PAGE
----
Keep in mind anaphylaxis and allergies typically don’t receive coverage under pet insurance. Err on the safe side by having an EpiPen on hand for your dog, and prepare the best route to the vet’s ahead of time.

An easy way to stay prepared is to keep the EpiPen with their medication and your emergency vet’s address/phone number on the fridge.

Some common allergens in dogs include:

  • Grass
  • Fleas
  • Bees
  • Gluten
  • Dairy
  • Mould or pollen

Signs of chocolate poisoning or toxicity in your dog

Collage of a vet inspecting a dog.

If your dog ingests any amount of chocolate, it means an automatic call to your vet (especially your emergency vet). How sick chocolate will make your dog will depend on:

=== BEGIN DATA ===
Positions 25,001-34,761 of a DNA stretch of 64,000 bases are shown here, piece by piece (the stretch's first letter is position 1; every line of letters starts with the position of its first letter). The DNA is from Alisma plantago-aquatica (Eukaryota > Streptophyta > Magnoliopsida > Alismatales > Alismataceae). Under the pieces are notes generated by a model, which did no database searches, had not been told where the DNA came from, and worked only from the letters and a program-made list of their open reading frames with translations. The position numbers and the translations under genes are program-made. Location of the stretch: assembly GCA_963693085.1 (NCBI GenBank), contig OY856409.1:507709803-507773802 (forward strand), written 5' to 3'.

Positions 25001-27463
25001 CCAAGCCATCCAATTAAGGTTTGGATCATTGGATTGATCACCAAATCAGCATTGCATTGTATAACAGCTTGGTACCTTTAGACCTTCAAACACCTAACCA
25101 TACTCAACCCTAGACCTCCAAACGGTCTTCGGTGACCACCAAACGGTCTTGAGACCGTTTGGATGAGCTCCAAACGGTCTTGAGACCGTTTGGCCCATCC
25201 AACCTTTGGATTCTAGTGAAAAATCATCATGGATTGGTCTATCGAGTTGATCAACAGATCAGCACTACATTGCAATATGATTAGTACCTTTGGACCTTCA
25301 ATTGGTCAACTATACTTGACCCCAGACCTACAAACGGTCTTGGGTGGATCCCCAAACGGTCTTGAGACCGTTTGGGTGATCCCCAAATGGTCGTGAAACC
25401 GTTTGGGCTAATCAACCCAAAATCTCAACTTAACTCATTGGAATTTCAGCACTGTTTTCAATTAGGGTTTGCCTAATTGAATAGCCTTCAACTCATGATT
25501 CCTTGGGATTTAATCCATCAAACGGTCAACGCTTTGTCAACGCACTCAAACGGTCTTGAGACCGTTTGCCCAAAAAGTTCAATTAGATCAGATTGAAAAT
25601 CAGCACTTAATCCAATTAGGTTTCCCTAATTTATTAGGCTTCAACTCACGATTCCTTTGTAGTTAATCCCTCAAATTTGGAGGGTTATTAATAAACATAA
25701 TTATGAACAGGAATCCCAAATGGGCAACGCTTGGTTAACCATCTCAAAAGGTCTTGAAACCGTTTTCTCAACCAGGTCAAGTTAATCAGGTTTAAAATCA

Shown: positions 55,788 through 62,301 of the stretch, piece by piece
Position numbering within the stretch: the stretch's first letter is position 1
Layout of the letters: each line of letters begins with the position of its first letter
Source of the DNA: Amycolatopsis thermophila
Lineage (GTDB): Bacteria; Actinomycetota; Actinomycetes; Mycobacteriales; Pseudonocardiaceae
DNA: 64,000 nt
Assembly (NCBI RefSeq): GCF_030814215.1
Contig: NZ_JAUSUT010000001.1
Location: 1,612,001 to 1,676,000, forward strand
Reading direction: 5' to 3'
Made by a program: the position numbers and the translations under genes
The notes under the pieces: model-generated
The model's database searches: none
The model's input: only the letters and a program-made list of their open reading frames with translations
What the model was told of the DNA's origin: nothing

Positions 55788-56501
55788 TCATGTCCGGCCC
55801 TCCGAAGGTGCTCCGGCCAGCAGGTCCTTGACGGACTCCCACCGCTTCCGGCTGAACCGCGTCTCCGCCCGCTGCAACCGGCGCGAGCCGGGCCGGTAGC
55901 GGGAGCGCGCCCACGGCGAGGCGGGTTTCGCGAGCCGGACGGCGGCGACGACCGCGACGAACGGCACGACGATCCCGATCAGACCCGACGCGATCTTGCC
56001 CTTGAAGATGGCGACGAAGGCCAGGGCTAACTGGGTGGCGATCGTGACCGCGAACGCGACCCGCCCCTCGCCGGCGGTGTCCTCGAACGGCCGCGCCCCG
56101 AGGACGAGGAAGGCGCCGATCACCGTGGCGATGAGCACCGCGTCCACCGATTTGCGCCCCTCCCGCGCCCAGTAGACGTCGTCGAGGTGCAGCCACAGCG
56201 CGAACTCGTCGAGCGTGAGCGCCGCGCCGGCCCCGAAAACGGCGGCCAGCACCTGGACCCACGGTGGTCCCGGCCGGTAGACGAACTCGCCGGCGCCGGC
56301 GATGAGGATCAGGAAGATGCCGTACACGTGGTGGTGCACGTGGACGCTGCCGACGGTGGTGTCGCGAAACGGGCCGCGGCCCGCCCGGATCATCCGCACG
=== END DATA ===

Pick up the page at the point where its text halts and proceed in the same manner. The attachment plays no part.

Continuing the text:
• Your dog’s weight.
  • Your dog’s breed.
  • How much chocolate they ate.
  • What kind of chocolate they ate (the darker, the more dangerous).

Chocolate is bad for your dog because it contains stimulants that make their heart beat faster and blood pressure surge, causing seizures and death in the worst-case scenarios. Symptoms can show up between 6 - 12 hours after ingesting the chocolate.

Signs of chocolate toxicity in your dog include:

  • Tiredness
  • Anxiety or restlessness
  • Vomiting
  • Diarrhoea
  • Twisting
  • Seizures or seizing
  • Hyperactivity (zoomies)
  • Excessive thirst
  • Excessive urination
  • Tremors
  • Panting
  • Breathlessness

All of the above are major warning signs that it’s time to see a veterinarian.

FAQs about doggy diets

Does pet insurance cover allergies or food intolerances?